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The company was facing some unfamiliar challenges. For the first time in his career, the CEO brought in outsiders to investigate the issues. At the end of their engagement, the outsiders delivered a report that overturned several of the company’s dearly-held assumptions. Among them was how every company executive and employee who thought every customer knew every one of their products was wrong. As it turned out, one struggling product line was found to be completely unknown to nine out of ten potential customers. It’s a long, long way from assuming your company has top-of-mind awareness in one of your key product categories to the cold hard fact that millions of potential buyers have no idea your company even sells such products.

Sophie Friederike Auguste was the Prinzessin von Anhalt-Zerbst

She was also known as the Grand Duchess of Russia. None of her three children were sired by her husband. She probably did not order the murder of several people. She imposed serfdom on Ukrainians. She carved up royal territories and gave them to her favorites. History recalls her as Catherine the Great. 

After Grigory Potemkin’s gallant performance in the Russo-Turkish War, Catherine took an interest in the dashing young officer

Catherine and Grigory became lovers and she subsequently made him Commander-in-Chief of the New Russia, also Prince of the Holy Roman Empire, Prince of the Russian Empire, and Grand Admiral (coincidence, correlation, causation?). Their affair ended a few years later, but Russian’s first- and second-most powerful people remained allies.

Who was Grigory Potemkin?

Potemkin was a Russian nobleman, military leader, and statesman. He wanted to expand Russia’s territory to the south, so he set out to redraw the boundaries to include Ukraine (doesn’t this sound familiar). Because he had underestimated the massive undertaking, he needed lots of money. As the story goes, he concocted a scheme whereby he would hoodwink the empress. His logic was that if it could be made to appear that the region was well on its way to success, Catherine would fund his project. 

Potemkin had artificial villages quickly assembled

These fake villages were placed along the road where Catherine and her entourage would be passing. What appeared from the road to be houses and businesses were actually only false fronts with no building behind. These false fronts were light in weight and so would be easily disassembled after she passed and re-assembled farther along her route to be viewed again. The route was full of twists and turns, so the retinue would be taken back through the same town more than once, doubling the impression of prosperity. At each stop Catherine the Great was greeted by thousands of stage-managed subjects dressed up in fanciful garb to portray a prosperity that didn’t exist.

Economists use the term Potemkin village to describe an attempt to make things appear better than they really are

Across all industries, the term Potemkin village came to mean an elaborate deception designed to hide undesirable facts and conditions from higher-ups. You know, the way they do it at your business.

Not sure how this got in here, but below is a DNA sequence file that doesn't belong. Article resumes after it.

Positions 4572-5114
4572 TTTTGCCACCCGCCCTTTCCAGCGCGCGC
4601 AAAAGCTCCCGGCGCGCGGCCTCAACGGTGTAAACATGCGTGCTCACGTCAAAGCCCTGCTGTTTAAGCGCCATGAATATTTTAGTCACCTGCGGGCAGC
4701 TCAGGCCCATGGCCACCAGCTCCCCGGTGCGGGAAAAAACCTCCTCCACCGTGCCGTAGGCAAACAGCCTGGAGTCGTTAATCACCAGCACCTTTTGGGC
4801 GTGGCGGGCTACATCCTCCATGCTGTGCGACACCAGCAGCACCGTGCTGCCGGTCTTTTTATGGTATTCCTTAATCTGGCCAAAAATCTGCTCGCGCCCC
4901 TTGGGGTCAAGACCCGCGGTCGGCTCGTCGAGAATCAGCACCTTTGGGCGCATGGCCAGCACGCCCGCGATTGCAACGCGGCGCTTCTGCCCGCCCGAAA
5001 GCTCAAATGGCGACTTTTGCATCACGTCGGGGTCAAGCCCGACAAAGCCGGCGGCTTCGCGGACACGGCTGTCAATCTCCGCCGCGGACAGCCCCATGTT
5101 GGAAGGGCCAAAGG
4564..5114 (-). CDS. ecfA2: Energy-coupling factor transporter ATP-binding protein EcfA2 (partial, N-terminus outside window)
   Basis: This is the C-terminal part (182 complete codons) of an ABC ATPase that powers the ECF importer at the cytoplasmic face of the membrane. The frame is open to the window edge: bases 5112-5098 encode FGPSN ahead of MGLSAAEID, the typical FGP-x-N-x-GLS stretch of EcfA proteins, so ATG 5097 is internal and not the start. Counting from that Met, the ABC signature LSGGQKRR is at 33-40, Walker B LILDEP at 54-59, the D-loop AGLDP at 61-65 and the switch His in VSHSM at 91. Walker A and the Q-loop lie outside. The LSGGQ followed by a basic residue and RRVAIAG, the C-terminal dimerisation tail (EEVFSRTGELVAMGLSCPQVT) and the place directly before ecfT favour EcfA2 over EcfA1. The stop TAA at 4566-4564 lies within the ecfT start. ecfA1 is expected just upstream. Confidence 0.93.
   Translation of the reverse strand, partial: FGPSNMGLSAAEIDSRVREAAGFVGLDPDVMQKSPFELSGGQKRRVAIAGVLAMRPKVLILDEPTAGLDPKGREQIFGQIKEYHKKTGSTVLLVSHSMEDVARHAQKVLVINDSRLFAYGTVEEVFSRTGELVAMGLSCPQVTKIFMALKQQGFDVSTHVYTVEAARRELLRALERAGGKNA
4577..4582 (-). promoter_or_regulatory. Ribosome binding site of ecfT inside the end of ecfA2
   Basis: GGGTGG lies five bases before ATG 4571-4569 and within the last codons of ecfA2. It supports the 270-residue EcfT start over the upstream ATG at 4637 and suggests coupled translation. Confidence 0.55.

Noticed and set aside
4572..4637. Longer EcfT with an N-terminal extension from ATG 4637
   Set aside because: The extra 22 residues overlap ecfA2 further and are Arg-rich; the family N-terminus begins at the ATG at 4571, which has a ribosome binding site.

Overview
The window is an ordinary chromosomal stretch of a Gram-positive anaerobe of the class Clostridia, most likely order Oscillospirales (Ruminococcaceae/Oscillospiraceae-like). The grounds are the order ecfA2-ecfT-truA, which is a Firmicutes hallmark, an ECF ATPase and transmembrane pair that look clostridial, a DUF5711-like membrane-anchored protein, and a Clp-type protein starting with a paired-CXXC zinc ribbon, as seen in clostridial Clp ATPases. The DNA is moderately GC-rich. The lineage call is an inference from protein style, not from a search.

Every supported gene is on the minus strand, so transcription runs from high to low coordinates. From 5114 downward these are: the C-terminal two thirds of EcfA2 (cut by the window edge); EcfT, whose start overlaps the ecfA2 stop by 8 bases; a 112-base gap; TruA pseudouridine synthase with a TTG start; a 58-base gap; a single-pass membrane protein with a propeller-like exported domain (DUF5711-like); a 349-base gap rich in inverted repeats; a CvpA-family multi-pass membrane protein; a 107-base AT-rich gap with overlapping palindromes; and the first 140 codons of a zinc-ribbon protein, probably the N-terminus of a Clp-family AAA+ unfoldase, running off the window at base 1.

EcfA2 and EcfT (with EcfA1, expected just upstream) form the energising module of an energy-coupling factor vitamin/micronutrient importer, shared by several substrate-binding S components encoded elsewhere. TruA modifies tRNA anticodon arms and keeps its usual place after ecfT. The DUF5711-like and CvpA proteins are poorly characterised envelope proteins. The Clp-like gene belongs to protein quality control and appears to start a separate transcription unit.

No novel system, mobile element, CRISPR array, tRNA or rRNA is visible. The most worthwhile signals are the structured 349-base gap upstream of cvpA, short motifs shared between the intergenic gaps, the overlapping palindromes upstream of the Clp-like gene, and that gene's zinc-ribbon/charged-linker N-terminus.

If you’re the decision-maker, be aware that wherever you go, your outings have been orchestrated by handlers whose mission is to hide the truth from you

You will only see what they show you and you will never have any idea what’s behind the scenes. As I have told every one of the hundreds of executives I’ve worked with over the years, you can never see what goes on when the boss is not there. What you can be sure of is when the cat’s away, some of the mice will play.

The New Zealand Slavonic Journal published a paper authored by Alisa Gayle Mayor

In it, she tells us that some of the stories about Prince Grigory Aleksandrovich Potemkin-Tauricheski are real and some are of doubtful ancestry, but all are embedded in Russian culture. Which of these groups do you find yourself lining up with?

  • The historians who claim Potemkin’s buildings were never meant to deceive, but were constructed to show where the villages would be and what they would look like.
  • Those who say the Potemkin village is only a legend that grew out of proportion with years of exaggeration in the retellings.
  • Others in the debate say because Grig and Cathy were lovers, together they were out to swindle the real targets — the foreign ambassadors touring with Catherine the Great’s imperial party. 
  • Still others smell a conspiracy that is part of a defamation campaign conducted by Potemkin’s enemies.

Double bonus

False fronts are there to convince TV and movie viewers that the fiction they’re watching is actually real. When we watch a Wild West hero shooting it out with a bad guy in the street, we don’t stop to think that all the buildings on both sides are false fronts. Most of those westerns we watched had fake buildings. The background below is also fake. Note the line just past Matt’s horse where the color of the dirt changes. Everything from there on is a painted backdrop.

Disneyfication is the term that broadly describes the process of stripping a real place or thing of its original character and representing it in a sanitized format where references to anything negative or inconvenient are removed, and the facts are simplified with the intent of rendering the subject more pleasant and easily grasped. Think of the private islands cruise lines use as playgrounds. They’re a far cry from nature and from the unpleasant parts of Caribbean societies – they’ve been DIsneyfied.


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